Thursday, November 25, 2004
Worlds CollidingJohn Bonnes is one of the first bloggers I can remember reading, and though perhaps not directly, his blog, TwinsGeek.com, is one of the reasons why this blog exists. John's blog moved to the Minneapolis Star Tribune's website in April, where he provided the same great daily Twins content that he provided before that, but for a much bigger audience. It was, I think, a very important step for the local mainstream media to take, as well as a very good addition to the paper's online baseball coverage.
Sadly, John's final column at StarTribune.com was posted Monday, and his blog has moved back to its old address. I've had the pleasure of hanging out with John several times and I've also spoken to a few other people involved with the Star Tribune, and I always got the sense that the relationship between the paper's "traditional" journalists and John wasn't great. As John said in his "goodbye" column: "The most serious criticism was from journalists who felt that the weblog was an end-around of their union, providing additional sports coverage without paying the dictated wage to a member of the writer's guild."
John is trying to be civil and respectful, of course, but I think what it boils down to is the fact that many journalists, just like people from all sorts of other walks of life, don't take kindly to an "outsider" invading their turf. Unlike some bloggers I know, John was rarely critical of the local media and was never disrespectful to anyone, but the problem goes beyond that. Quite simply, John is just some guy.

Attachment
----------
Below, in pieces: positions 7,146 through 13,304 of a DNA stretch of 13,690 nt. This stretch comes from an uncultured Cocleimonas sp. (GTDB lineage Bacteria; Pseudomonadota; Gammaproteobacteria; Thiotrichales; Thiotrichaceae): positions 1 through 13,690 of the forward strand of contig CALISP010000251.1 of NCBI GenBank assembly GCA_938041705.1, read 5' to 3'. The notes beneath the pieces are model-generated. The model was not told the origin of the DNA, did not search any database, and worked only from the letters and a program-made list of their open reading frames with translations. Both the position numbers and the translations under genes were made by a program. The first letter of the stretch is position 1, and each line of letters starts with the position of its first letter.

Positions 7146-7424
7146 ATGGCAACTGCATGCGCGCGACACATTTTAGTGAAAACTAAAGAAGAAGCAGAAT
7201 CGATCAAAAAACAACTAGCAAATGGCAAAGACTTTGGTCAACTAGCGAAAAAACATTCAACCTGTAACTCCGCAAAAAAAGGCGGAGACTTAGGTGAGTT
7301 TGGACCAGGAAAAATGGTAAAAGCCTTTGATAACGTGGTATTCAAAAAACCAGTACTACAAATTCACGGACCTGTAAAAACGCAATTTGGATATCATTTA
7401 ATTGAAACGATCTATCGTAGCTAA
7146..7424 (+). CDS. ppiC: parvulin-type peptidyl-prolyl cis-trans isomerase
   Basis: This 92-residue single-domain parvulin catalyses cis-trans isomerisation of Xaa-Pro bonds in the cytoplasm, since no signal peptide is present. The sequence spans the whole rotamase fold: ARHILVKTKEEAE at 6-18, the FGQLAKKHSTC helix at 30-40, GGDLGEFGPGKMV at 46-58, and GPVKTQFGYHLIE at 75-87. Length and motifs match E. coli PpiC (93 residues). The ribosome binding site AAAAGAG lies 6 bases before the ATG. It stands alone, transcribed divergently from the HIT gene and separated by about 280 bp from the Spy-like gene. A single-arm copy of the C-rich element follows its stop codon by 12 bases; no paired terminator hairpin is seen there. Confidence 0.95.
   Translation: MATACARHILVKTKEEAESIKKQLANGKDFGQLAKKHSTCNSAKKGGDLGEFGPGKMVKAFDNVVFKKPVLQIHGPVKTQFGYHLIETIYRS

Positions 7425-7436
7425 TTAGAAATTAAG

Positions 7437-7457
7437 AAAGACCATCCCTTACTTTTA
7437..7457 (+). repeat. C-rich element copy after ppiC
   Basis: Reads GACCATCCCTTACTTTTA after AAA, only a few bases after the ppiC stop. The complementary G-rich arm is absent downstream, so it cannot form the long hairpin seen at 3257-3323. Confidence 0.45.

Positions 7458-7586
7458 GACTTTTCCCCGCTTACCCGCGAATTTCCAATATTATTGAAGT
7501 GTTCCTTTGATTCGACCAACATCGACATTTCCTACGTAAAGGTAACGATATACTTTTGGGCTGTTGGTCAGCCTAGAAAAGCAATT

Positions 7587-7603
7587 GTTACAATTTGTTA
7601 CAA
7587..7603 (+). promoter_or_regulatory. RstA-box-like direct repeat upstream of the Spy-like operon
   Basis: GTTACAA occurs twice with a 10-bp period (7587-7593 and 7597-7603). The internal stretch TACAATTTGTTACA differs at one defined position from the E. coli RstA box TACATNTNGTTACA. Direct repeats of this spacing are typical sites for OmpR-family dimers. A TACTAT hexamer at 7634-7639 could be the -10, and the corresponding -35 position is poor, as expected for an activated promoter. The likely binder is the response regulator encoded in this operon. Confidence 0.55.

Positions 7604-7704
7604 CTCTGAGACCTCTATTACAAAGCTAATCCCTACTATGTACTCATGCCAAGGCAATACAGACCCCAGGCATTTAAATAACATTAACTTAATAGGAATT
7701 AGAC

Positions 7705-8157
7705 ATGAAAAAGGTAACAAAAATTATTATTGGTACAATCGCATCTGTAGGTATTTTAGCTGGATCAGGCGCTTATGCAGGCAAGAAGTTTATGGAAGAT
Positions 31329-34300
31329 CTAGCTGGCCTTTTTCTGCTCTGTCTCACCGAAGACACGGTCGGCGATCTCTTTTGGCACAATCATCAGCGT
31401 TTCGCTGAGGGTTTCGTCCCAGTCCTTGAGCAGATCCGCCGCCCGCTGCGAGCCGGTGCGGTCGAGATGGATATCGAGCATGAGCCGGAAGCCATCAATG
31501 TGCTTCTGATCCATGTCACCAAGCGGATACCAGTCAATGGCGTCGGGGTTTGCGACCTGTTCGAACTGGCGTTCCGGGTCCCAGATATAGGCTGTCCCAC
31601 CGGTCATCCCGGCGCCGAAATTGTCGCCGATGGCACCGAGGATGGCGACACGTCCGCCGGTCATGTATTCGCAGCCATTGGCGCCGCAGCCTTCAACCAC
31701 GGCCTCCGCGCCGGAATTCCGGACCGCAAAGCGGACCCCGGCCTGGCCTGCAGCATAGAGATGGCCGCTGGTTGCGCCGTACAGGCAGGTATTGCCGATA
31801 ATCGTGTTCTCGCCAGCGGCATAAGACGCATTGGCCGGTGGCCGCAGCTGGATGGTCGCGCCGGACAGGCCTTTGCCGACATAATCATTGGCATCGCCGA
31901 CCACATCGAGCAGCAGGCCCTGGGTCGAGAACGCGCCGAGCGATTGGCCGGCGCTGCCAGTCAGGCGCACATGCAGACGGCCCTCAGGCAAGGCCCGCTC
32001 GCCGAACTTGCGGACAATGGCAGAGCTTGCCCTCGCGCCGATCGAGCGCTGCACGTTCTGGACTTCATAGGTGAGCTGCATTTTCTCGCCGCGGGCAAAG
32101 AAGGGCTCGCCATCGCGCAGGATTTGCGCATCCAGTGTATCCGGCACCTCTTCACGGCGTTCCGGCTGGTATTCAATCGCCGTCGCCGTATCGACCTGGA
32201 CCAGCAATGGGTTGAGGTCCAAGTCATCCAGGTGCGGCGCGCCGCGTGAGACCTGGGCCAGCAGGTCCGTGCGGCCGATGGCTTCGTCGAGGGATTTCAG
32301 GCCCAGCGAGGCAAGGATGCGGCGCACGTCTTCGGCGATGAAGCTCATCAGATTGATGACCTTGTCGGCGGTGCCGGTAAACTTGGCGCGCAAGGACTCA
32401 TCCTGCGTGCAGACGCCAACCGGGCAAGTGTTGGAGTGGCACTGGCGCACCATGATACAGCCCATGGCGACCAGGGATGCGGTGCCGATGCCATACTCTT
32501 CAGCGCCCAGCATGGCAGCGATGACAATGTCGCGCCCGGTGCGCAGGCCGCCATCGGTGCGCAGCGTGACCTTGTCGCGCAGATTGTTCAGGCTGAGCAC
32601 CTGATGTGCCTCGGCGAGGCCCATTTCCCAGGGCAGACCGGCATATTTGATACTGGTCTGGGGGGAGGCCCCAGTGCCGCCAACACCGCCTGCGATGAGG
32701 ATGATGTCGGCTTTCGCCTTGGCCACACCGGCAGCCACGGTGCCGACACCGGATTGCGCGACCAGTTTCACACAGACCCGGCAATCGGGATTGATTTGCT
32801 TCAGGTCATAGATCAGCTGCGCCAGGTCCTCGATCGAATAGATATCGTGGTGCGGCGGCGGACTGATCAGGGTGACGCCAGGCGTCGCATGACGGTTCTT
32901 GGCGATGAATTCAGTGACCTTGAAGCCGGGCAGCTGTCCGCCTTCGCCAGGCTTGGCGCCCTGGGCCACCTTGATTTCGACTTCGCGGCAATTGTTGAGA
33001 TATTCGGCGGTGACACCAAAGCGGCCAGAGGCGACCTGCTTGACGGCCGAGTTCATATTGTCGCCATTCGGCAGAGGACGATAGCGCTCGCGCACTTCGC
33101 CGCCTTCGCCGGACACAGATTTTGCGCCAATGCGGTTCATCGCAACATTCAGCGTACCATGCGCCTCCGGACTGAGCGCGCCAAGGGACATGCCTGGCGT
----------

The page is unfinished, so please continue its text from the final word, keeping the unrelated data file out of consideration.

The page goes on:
He didn't go to journalism school, he didn't spend years covering high school football for a small-town paper so he could work his way up the ranks, he didn't break any big news stories or use any inside sources, and he didn't rely on a paycheck from the newspaper to pay his bills. He is just some guy who likes to write about the Twins and, for whatever reason, there are a lot of people who enjoy reading what he has to say.
The same is true about myself and hundreds of other people out there writing blogs, whether about sports or politics or just random events in life. Just people with voices and keyboards, nothing else. And while there are many members of the mainstream media who react well to this relatively new writing phenomenon, the overwhelming majority have, at the very least, some resentment.
As a 21-year-old who grew up reading things online and rarely looks at an actual newspaper, I love the fact that there are now an incredible amount of outlets for content on just about any subject you can think of. Rather than rely on my local newspaper to fulfill my Twins-related reading needs, I can head to any number of websites devoted to the team. However, I can certainly see how a 50-year-old journalism veteran with 25 years of reporting experience might not be so excited about the change in the landscape.